When Kachina was listening to me and stopped cranking her head to stare at the cows or horses I went up into trot. At the trot I focused on riding straight lines and round circles. I then did some spiraling in and out between 10m and 20m circles, starting on unmarked ground and then trying to follow our previous tracks exactly. The focus on path really went well with the focus on baby bird hands because it helped me to see when I should stop using my reins and just be soft. When she started to drift of my determined path I would make a quick and light correction and then go back to neutral. Making these corrections while seeing our hoofprints in the dirt was also useful because I found that sometimes I would go to use rein when I should be using leg, or vice versa. I think I was previously too concerned with bend, but especially with circles, if your track is good the bend mostly takes care of itself. Soon I had a horse who was super soft, super consistent in the contact, super relaxed, and super focused on the work. It was a really good feeling.

Good pony!

I thought about finishing the ride there, but I knew I really needed to tackle the canter. After lots of rubs and a nice walk break, we were able to quickly re-establish the nice trot, and then I moved onto canter. In the past I would kind of flop my way into the canter aid, Kachina is so sensitive that she would feel I was doing something and run into canter, but it wasn't really an aid and it resulted in incorrect leads and tension. It didn't help that I've had lessons where I've been told lots of different things about what I should be doing with my hands and hips and upper body in the transition. Some of these things have been suggested as a nice subtle way to get the canter since I do have such a sensitive horse, others have been aimed as corrective actions for getting the wrong lead etc.. I get that scooping with my seat into canter is something that might be good down the line, but the fact is that right now my seat is too uneducated and so is my horse. I really need to focus on basics and stopping my body from doing its "flop" instead of trying to make it flop in different ways. Also, it really doesn't help me to try and increase the inside bend or lift my shoulder or do other "corrective" things with my hands and body when the root problem is that I can't sit straight and apply the basic canter aids clearly to start with.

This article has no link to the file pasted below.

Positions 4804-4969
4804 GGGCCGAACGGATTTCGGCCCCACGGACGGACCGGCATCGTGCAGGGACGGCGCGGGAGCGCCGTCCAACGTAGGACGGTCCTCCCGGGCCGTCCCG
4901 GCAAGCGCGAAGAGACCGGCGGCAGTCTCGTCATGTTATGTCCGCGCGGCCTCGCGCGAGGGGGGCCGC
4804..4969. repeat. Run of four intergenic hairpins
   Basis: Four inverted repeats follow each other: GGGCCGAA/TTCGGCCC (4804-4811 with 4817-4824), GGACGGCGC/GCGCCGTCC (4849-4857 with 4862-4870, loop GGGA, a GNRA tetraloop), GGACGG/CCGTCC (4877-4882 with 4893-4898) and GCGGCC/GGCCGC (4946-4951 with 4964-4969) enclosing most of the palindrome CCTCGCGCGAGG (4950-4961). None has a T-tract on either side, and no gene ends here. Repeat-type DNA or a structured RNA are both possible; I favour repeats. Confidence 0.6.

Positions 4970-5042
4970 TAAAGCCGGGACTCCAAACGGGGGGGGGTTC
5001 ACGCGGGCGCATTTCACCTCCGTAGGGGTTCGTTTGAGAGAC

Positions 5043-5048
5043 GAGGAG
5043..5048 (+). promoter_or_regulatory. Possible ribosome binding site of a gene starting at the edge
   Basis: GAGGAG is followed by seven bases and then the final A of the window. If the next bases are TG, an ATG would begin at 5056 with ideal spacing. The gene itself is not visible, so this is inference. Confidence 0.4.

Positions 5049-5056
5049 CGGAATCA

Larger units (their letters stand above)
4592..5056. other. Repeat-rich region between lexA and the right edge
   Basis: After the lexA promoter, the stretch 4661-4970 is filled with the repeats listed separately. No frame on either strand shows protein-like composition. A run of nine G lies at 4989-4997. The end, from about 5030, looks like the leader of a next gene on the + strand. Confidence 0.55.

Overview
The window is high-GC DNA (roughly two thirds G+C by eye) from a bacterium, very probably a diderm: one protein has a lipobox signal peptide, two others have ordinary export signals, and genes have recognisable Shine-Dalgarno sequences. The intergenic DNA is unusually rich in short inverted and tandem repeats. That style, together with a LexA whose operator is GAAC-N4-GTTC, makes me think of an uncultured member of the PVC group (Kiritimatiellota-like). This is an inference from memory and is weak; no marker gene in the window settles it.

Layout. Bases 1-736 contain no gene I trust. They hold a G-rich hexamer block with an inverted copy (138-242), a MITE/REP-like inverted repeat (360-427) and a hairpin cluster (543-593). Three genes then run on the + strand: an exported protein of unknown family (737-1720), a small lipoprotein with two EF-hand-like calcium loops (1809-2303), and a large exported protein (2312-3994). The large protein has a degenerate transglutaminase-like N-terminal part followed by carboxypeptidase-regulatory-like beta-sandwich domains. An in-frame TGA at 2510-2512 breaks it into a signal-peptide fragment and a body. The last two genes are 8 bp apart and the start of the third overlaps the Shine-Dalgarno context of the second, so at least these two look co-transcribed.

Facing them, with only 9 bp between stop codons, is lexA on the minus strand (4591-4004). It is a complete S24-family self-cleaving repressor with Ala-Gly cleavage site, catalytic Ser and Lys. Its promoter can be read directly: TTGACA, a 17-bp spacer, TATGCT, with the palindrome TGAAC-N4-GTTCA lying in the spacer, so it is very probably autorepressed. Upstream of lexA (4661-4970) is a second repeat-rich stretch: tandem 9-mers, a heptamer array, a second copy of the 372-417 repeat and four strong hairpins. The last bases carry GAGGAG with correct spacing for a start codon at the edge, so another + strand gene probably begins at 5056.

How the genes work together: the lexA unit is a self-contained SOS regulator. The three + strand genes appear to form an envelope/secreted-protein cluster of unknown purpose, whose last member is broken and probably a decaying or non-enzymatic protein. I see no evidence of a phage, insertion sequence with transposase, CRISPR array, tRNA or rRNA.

During our fantastic ride, the miniature donkey ransacked my grooming bag looking for treats
(which were in an enclosed pocket sealed with velcro, but he still got them all out)

This time I really focused on keeping my body and hands as quiet as I could (which took a lot of conscious thought, they really wanted to move on me), and just aid with my legs - inside leg just behind the girth, outside leg back. Again I stayed on my 15m-20m trot circle tracks to make sure I was still focused on path. It took a few tries but I eventually got the best canter transitions that I have ever had on this horse! Not only did she do a nice canter transition (relatively, it still takes a couple strides to develop, but she stayed round), but I also felt for the first time that I was giving her a clear, reproducible aid that I was in control of. Once in the canter we did a bit of spiraling in and out between 15m-20m circles. The focus on path within the canter was also great for keeping me soft and neutral except for when I needed to make a correction. I was able to get multiple transitions in each direction without Kachina's mind ever leaving me or her body getting uptight.